The day before Pesah, Nisan 14, was a very busy day at the time of Bet haMiqdash. Hundreds of thousands, (some say “millions” of Yehudim) who had come to Jerusalem from all corners of Israel were preparing themselves to sacrifice qorban pesah (a sheep to be consumed at night). The people gathered in groups of families called “Habura”. Each Habura, which could consist of 50, 60 and up to 100 people, shared the same qorban. The lamb was carried in the afternoon of 14 Nisan to Bet haMiqdash by one or two representatives of each Habura, where the sheep was sacrificed. Then the animal was roasted in one piece. At night, already the 15th of Nisan, the Habura would do the Pesah Seder, more or less as we do today. They would read the Hagada, the Ma Nishtana questions were made, a lot of food was served, including other qorbanot as hagiga, and people would have matsa and maror. The food was eaten while reclining, same with the four cups of wine, and finally after dinner and before midnight, the qorban Pesah was eaten as an afiqoman (last meal, or dessert) among all members of the Habura. Everyone had to eat from this qorban at least a piece the size of an olive. After they eat the qorban pesah, the Birkat Hamazon was recited. The Gemara says that close to midnight, once the Pesah meal was over, people came out to the terraces of Yerushalayim and from there, looking at the Bet haMiqdash which was illuminated by a full moon, they would sing the Hallel (the Psalms, Tehillim, recited as gratitude to G-d for having liberated us from Egypt). The voices of hundreds of thousands of Yehudim singing the Hallel, all at once, filled the city with a unique melody. The Gemara says that those voices were so powerful that (metaphorically) the terraces of the city would “collapse”.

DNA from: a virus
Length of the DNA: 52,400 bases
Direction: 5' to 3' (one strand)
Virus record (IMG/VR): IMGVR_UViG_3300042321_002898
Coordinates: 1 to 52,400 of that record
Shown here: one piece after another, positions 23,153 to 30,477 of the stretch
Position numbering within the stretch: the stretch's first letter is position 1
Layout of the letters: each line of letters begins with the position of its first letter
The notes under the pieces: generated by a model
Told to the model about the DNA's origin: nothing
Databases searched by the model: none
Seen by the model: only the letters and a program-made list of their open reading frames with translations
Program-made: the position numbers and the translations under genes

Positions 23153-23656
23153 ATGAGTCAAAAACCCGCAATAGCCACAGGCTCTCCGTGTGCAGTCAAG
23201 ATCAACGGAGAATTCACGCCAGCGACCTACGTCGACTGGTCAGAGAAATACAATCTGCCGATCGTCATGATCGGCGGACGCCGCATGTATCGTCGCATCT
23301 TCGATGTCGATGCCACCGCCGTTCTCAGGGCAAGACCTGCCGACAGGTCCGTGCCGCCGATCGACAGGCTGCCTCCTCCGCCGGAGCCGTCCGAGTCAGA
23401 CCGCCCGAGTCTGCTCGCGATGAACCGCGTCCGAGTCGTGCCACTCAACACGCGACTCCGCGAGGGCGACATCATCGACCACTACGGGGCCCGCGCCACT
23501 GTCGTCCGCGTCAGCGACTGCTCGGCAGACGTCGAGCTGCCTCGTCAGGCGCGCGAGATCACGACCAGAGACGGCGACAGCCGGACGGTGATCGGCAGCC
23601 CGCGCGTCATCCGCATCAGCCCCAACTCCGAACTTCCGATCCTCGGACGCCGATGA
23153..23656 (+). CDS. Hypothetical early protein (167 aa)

After the destruction of the bet haMiqdash, we cannot sacrifice the qorban pesah anymore. But we still recite the Hallel at the end of the Haggada, after eating the Afiqoman. We also recite the Hallel tonight at the Bet haKeneset . Another beautiful custom, virtually forgotten today, was also done in remembrance of that famous Hallel of the Bet haMiqdash. As we know, nowadays the qorban pesah is symbolized by the matsa (it is prohibited to assign a piece of meat as a representation of qorban Pesah. See Shulhan Arukh, OH 469). For example, at the end of the Seder we eat matsa again, as “dessert or afiqoman” and we say: [We eat this matsa] “in memory of the qorban pesah which was eaten once one was satisfied.” The forgotten custom to which I’m referring now is that for centuries we did not buy the matsot: we baked them at home. Guess when did we made the matsot? On Nisan 14th, after midday (= today at 3.30, 4.00, pm). Exactly when it was customary to sacrifice the qorban pesah. This is the ideal time to prepare matsot (mitsva min hamubhar). Now, while the matsot were prepared on the eve of Pesah, it was customary to “sing” the Hallel! Today, this tradition is virtually lost. Except in some Yemenite and Kurdish families.